Cenote Xcanche: Located minutes from Ek-Balam, Xcanche Cenote is the place to cool down after exploring the ruins. This cenote is unique in that it offers rappelling, the zipline, and a rope swing to enter the cenote, but you can always just jump or walk in. Cenote Xcanche entry: $70 pesos ($3.50USD), but rappelling and the zipline are extra.
More Cenotes: No Yucatan itinerary is complete without visiting as many cenotes as you possibly can. As some of the prettiest and more off-the-beaten-path cenotes are near Valladolid, you might as well see a few more before leaving this area, like Cenote Oxman, Cenote Suytun, Cenote Samula, and Cenote Xkeken.
Yucatan Itinerary: Days 5-6
From Valladolid, drive four hours south to another pueblo magico, Bacalar. The small town of Bacalar is most famous for Laguna Bacalar, or Bacalar Lake, the second largest freshwater lake on Earth.
Stay In: Bacalar, Mexico
The native Mayans nicknamed this lake the “Lagoon of Seven Colors,” because they say you can see seven distinct shades of blue. Because of its bright blue and clear waters, it is also known as the “Maldives of Mexico.” Whatever you decide to call it, Bacalar Lagoon is gorgeous and provides a nice mix of relaxation in nature and adventure activities.
There are Bacalar accommodations downtown and around the lake. I recommend the lake because it’s nice to walk outside your room and just jump in. Downtown, frankly, isn’t super nice, but if you want to save some money, stay a few blocks off the lake instead of downtown.
Day 5: Boat Tour of the Lake & Cenote Azul
One of the top things to do in Bacalar is taking a boat tour around the lake — as it’s about 25-miles (42m) from end to end, this is the best way to see as much as you can of it. You can also kayak the lake, but you obviously won’t see all of it.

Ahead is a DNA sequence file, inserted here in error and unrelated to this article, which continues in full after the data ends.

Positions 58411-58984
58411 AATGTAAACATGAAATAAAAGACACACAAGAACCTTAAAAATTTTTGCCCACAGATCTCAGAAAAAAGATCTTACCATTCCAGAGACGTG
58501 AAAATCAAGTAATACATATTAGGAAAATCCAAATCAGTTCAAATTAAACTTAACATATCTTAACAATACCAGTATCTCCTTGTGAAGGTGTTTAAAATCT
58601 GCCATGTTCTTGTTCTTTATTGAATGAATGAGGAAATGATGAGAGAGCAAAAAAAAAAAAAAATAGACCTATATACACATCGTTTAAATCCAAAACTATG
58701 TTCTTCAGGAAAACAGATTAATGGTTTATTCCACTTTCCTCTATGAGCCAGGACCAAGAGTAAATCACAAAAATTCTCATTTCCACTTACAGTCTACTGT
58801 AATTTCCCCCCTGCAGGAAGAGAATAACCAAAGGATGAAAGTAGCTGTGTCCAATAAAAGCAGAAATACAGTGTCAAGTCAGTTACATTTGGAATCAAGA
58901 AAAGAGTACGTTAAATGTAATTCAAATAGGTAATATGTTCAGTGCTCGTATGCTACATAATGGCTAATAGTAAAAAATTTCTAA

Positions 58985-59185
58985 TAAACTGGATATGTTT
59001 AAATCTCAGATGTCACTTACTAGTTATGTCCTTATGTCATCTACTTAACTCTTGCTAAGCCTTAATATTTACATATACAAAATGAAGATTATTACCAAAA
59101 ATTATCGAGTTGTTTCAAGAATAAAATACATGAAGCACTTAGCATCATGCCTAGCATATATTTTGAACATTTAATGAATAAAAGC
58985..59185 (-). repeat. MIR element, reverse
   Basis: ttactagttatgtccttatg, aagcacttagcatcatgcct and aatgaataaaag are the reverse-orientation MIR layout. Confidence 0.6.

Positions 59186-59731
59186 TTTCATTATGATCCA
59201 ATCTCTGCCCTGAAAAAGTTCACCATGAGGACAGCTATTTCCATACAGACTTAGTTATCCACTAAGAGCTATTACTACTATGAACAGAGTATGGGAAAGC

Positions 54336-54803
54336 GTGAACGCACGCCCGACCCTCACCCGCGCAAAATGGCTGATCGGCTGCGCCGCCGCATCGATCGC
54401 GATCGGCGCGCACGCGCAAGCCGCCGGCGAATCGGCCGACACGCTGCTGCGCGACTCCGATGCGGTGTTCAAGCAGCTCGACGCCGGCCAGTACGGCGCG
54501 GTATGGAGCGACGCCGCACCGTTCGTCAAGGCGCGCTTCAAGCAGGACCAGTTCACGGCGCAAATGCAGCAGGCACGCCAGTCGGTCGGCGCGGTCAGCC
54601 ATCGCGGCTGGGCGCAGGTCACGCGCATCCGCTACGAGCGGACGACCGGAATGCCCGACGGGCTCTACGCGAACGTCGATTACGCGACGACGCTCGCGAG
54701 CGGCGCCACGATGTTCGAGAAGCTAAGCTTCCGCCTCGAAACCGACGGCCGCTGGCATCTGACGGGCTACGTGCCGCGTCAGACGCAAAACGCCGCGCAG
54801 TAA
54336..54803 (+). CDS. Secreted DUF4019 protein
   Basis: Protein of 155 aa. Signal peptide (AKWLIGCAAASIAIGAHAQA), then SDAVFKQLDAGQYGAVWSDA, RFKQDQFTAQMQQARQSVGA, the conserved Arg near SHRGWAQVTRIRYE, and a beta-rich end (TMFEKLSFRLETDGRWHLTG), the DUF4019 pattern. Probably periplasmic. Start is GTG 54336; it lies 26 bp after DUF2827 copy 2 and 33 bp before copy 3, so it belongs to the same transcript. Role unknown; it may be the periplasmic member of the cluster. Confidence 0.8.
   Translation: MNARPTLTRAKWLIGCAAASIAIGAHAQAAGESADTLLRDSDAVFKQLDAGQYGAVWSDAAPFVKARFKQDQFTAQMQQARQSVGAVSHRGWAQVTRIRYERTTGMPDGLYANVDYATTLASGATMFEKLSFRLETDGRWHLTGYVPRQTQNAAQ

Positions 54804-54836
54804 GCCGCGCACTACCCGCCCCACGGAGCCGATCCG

Bacalar Boat Tour: On the tour, you’ll go to the Canal de Los Piratas (Pirate’s Channel), where there’s a shipwreck that people jump off of into the water. You’ll also pass the Isla de Los Pajaros (Bird Island) and the three cenotes that are in the lake, Cenote Esmerelda, Cenote Negro, and Cenote Cocalitos.
Cenote Azul: The second most popular place to swim in Bacalar, Cenote Azul (Blue Cenote) isn’t in the lake. You have to drive or walk to it, but it is one of the deepest cenotes in the Yucatan, at about 275-feet-deep (84m).
Day 6: Sunrise SUP & Los Rapidos
If you called it an early night and love mornings, Bacalar has some epic sunrises. For this reason, many head out early for stand-up paddleboard (SUP) yoga, or just a quiet paddleboard session when they’ll have the whole lake to themselves.
Los Rapidos: Los Rapidos, or The Rapids, is one of the Bacalar balnearios. These are basically beach clubs, except Bacalar is a lagoon, not a beach! There are a few around the lake, but Los Rapidos is the most fun.
As the name implies, there are fast-moving rapids here that you can swim in and float down. You can also rent a kayak and head in the other direction out into the lake to explore more of Bacalar Lagoon. There’s a restaurant, bathrooms, water hammocks, and swings on-site, so it’s a great place to spend the whole day.
Yucatan Itinerary: Day 7
Sadly, it’s time to head back up to Cancun for your departing flight. The drive from Bacalar to Cancun is about 4.5 hours, so give yourself enough time.
If you want to squeeze in a few more things to do in Yucatan before leaving, there are some cool off-the-beaten-path Mayan Ruins on your way. Head to the Chacchoben Ruins and the Muyil Ruins, which are both just off Chetumal-Cancun Highway 307, the road you’ll take all the way to Cancun.